12 Nifty UV Light Sanitizers To Sterilize Your Phone, Surfaces And More

Danielle Gonzalez
·2 min read

HuffPost may receive a share from purchases made via links on this page. Prices and availability subject to change.

UV light sanitizers use UV-C light to eliminate germs and bacteria by sanitizing items like phones, keys and surfaces. But, how do UV light sanitizers work? (Amazon)
UV light sanitizers use UV-C light to eliminate germs and bacteria by sanitizing items like phones, keys and surfaces. But, how do UV light sanitizers work? (Amazon)

Between endless hand washing and Lysol spraying, we’ve all grown more cautious about keeping our hands and the surfaces we touch clean because of the ongoing coronavirus pandemic.

It was only a matter of time that someone came up with high-tech approach to our sanitation struggle, and it’s name is UV light.

While UV light sanitizers aren’t new, there’s been increased interest in small UV light sterilizers and sanitizers for personal use over the past few months. Even the MTA is using UV light to disinfect the subways (though perhaps not fast enough for New Yorkers who learned that evidence of the bubonic plague was found in 2015 at subway points across the city).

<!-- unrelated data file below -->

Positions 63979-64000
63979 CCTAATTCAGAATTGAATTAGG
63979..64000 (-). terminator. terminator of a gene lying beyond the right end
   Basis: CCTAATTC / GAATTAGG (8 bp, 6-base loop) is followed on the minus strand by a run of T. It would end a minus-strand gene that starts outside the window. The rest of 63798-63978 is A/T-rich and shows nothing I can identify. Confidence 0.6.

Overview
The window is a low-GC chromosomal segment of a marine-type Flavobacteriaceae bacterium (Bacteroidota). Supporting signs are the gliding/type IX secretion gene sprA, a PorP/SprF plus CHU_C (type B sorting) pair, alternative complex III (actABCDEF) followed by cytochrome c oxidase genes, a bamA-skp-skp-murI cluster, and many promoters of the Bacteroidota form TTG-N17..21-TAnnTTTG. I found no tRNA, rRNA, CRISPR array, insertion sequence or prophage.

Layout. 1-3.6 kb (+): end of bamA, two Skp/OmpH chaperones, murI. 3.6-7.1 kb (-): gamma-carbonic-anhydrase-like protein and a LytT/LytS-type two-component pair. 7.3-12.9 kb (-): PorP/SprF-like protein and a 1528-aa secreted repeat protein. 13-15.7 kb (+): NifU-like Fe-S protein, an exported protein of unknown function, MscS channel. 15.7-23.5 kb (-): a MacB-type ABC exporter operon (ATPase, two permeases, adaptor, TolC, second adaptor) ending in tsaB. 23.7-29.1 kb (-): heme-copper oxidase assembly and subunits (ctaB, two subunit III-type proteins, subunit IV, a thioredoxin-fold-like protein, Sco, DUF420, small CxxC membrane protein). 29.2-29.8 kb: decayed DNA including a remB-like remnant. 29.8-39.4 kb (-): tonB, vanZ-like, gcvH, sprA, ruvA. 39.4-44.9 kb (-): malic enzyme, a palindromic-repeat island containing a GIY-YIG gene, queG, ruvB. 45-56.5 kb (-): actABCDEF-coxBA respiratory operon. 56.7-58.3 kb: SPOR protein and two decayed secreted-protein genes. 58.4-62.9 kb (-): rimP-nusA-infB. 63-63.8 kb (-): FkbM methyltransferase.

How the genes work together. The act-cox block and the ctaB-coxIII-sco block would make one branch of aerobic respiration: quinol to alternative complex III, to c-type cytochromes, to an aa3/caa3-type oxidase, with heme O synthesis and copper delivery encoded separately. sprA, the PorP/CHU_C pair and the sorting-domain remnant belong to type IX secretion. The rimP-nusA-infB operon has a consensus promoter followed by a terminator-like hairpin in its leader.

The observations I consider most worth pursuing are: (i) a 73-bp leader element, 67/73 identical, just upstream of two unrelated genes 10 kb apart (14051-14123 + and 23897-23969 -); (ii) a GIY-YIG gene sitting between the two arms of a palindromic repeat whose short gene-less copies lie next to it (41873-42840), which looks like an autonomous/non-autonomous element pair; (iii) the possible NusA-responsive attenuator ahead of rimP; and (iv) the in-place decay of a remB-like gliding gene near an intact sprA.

Earlier this year, HuffPost Finds reviewed PhoneSoap, one of the first popular UV light sanitizer device on the market. Since, a wide range of similar UV light products have made their debut.

Despite evidence of UV sanitation being used for more than a century, there’s still little modern research so far on the efficacy of UV sanitizers, and no single UV sanitizer product has been approved by the FDA — but that they’re working on it.

One thing is clear: More research is needed to know whether UV light can kill coronavirus.

How do UV sanitizers work?

UV light sterilizers use short-wavelength ultraviolet light to safely sanitize small personal items such as phones, keys and credits cards. (happyphoton via Getty Images)
UV light sterilizers use short-wavelength ultraviolet light to safely sanitize small personal items such as phones, keys and credits cards. (happyphoton via Getty Images)

UV light sterilizers use short-wavelength ultraviolet light to sanitize small personal items such as phones, keys and credits cards, as well as larger surfaces.

Ultraviolet light has been shown to neutralize airborne microbes so they become inactive. Short-wavelength UVC light “can kill airborne flu viruses without harming human tissues,” according to a 2018 study at the Center for Radiological Research at Columbia University’s Irving Medical Center.

While UV light could be a proven way to disinfect surfaces, it’s probably not the most accessible or reliable method, and shouldn’t be your only way of...

Continue reading on HuffPost